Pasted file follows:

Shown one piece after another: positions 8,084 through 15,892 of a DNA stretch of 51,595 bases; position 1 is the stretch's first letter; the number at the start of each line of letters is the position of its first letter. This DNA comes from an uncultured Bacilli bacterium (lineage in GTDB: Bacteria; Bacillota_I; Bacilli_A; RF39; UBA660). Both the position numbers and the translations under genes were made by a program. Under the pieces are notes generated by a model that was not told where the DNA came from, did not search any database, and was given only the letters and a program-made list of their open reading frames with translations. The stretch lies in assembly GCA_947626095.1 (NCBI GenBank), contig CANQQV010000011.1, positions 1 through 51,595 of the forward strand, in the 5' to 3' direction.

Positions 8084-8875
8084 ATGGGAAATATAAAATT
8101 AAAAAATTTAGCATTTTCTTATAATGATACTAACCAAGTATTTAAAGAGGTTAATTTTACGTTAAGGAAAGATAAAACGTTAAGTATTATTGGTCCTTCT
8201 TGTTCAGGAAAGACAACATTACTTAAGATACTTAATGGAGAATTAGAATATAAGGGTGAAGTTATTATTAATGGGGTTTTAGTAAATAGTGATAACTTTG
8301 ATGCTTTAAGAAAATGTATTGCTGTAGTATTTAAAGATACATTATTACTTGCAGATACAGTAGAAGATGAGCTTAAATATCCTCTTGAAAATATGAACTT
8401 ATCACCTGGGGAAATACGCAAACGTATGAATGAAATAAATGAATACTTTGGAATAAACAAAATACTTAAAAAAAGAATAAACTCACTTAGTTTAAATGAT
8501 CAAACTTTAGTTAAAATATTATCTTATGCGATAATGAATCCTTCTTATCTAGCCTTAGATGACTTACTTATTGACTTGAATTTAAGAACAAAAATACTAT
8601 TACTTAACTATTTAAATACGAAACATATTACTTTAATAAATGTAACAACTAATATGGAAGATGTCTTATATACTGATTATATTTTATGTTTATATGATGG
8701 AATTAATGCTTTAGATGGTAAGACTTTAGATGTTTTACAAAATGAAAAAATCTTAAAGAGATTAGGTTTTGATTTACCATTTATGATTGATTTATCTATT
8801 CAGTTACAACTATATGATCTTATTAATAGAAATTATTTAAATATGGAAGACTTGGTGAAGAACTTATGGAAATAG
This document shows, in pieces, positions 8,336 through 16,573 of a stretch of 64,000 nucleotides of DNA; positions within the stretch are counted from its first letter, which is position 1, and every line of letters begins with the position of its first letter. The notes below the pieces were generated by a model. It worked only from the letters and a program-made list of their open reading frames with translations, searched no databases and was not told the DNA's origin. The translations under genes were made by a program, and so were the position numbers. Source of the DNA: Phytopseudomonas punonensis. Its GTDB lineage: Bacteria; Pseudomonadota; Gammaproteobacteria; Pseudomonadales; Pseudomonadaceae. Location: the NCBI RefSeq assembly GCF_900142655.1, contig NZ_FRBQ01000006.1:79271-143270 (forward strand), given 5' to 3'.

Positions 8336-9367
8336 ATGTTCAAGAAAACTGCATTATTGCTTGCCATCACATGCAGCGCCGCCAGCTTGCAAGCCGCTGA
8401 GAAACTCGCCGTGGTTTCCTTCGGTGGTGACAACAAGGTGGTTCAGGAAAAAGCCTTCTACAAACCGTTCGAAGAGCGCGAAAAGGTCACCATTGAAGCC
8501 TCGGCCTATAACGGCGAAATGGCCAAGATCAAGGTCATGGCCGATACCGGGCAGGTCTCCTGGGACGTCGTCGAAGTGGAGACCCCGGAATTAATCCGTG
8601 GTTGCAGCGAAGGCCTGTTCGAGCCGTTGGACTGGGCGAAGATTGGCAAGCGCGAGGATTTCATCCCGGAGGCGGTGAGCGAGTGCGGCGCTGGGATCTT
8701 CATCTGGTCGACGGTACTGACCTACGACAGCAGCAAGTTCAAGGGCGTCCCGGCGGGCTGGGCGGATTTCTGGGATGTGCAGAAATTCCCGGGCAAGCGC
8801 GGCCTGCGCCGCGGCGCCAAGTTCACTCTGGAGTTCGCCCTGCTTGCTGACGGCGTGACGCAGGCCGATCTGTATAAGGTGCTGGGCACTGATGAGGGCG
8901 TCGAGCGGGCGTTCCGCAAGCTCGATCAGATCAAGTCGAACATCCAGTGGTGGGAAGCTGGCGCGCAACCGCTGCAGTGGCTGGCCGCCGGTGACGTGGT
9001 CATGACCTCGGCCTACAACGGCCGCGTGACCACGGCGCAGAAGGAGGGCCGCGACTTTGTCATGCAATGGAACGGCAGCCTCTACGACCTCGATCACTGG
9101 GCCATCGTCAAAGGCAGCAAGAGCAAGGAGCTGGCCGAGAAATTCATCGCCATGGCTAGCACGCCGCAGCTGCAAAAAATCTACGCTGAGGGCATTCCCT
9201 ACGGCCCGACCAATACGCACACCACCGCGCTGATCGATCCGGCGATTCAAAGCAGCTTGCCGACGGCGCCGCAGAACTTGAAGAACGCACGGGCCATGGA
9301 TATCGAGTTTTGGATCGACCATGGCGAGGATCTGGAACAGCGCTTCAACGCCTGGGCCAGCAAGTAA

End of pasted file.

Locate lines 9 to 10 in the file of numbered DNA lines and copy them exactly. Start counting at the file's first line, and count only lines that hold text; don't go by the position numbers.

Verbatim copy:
8601 TACTTAACTATTTAAATACGAAACATATTACTTTAATAAATGTAACAACTAATATGGAAGATGTCTTATATACTGATTATATTTTATGTTTATATGATGG
8701 AATTAATGCTTTAGATGGTAAGACTTTAGATGTTTTACAAAATGAAAAAATCTTAAAGAGATTAGGTTTTGATTTACCATTTATGATTGATTTATCTATT